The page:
With disease, famine, war, and natural disasters creating a need for charitable support globally, there may be an inclination to take your giving beyond your community and your country. This is a noble instinct and one you should act on! You should approach donating internationally using the same rigorous research you would apply to nonprofits registered here in the U.S. The news from media outlets and your peers may recommend specific international organizations addressing global crises. If you are a regular Charity Navigator user, you may be discouraged to learn that Charity Navigator does not rate these charities. Don’t let this be a hindrance. There are ways to give responsibly.
Why Doesn’t Charity Navigator Rate International Organizations?
Charity Navigator rates only registered tax-exempt 501(c)3 organizations. Charities incorporated in other countries are not subjected to the same rules and requirements applied to U.S.-registered and have their reporting systems. Charity Navigator uses publicly available data about charitable organizations, including the Form 990, to build our ratings. For this reason, only U.S. organizations are eligible for ratings. Learn more about Charity Navigator’s rating methodology.
How Can I Support International Causes with Confidence?
Don’t worry! If you rely on Charity Navigator ratings to guide your giving, you still have options for donating to support international issues.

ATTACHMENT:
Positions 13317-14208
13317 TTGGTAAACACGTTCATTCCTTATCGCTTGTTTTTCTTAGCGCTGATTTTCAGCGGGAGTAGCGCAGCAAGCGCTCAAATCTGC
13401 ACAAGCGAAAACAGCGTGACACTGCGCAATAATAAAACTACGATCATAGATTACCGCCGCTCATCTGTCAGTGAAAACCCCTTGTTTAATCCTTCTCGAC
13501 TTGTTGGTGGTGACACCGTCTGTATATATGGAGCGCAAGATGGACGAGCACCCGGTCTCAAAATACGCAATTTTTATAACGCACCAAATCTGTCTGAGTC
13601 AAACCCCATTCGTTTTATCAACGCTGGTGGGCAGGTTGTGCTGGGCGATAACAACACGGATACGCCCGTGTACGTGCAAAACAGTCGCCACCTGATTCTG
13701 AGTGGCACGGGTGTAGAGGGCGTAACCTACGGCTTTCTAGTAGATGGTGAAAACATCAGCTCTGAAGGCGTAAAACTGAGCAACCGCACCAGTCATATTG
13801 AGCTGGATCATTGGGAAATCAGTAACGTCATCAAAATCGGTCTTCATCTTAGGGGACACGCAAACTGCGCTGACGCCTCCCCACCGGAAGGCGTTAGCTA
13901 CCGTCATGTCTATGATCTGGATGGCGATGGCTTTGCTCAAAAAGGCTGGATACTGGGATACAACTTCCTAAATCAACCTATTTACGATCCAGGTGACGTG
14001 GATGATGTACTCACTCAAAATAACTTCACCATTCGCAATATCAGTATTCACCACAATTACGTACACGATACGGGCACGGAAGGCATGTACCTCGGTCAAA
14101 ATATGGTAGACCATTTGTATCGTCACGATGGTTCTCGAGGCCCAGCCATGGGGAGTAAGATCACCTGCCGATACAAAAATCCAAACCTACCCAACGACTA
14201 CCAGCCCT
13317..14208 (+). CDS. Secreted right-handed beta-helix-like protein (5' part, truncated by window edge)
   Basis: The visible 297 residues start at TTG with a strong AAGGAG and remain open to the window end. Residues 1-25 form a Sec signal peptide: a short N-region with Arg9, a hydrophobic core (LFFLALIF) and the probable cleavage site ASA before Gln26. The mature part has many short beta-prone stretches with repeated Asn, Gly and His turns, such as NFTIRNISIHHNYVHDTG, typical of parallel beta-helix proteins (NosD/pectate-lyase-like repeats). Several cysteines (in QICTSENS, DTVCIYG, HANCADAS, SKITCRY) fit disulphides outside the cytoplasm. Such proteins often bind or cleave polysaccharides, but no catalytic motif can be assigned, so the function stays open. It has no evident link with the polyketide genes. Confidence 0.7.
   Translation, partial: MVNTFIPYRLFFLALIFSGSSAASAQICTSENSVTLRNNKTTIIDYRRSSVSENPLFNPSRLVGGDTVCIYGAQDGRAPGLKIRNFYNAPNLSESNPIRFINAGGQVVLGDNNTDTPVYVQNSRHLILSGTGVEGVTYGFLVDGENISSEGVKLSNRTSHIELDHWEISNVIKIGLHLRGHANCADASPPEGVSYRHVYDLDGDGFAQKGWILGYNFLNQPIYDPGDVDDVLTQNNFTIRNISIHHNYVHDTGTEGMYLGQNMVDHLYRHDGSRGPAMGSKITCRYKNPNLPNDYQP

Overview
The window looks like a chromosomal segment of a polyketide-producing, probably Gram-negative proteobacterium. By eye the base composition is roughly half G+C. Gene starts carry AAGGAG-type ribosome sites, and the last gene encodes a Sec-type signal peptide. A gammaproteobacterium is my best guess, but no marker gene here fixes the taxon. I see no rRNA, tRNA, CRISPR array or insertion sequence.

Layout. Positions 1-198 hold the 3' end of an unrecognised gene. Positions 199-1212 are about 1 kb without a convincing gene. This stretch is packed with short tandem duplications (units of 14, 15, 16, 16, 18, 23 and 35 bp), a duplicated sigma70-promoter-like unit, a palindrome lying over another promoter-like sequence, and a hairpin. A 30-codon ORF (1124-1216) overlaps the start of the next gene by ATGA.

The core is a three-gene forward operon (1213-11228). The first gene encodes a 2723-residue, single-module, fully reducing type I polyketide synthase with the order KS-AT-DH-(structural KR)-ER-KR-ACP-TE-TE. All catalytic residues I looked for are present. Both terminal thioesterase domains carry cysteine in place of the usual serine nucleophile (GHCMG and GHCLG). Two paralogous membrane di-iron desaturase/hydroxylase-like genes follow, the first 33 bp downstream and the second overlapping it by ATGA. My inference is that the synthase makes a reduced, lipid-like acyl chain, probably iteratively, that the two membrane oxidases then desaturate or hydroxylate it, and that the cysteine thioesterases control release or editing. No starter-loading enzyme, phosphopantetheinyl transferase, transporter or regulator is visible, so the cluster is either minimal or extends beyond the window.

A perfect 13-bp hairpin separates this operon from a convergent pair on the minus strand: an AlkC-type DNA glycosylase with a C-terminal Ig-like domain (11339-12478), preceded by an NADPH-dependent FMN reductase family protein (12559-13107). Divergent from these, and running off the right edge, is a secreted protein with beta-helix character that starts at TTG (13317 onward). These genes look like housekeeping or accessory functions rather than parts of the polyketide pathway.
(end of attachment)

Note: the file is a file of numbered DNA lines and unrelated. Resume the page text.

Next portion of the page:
Fund highly rated 501(c)3s working internationally
Just because you can’t find international organizations registered in other countries on Charity Navigator to support directly doesn’t mean you can’t find rated charities doing great work overseas. Charity Navigator rates many U.S.-based organizations that work internationally. You can search on Charity Navigator, or reference our Give Now Lists (like this one for Ukraine relief).
Do your due diligence
If you are motivated to donate directly to an organization based in another country, you can vet the organization personally or with the help of others. Charity Navigator’s rating methodology can offer you a starting point to identify factors to consider. Remember that you may have difficulty finding the equivalent information about international charities. If you can’t or do not want to do the leg work yourself, find other organizations doing the vetting and piggyback on their efforts. Funding nonprofits often list their vetting criteria and grant recipients, including international charities, on their websites. If they don’t, you can reach out to them directly (e.g., Center for Disaster Philanthropy and GlobalGiving). If you find an international charity recommended by one (or, ideally, several) other organizations that you trust, it is likely a safe place to donate.
Doing good internationally comes with unique challenges and with great rewards in impact. Remember, give with your heart but also give with your head. Do your research, and don’t let barriers keep you from doing good around the world!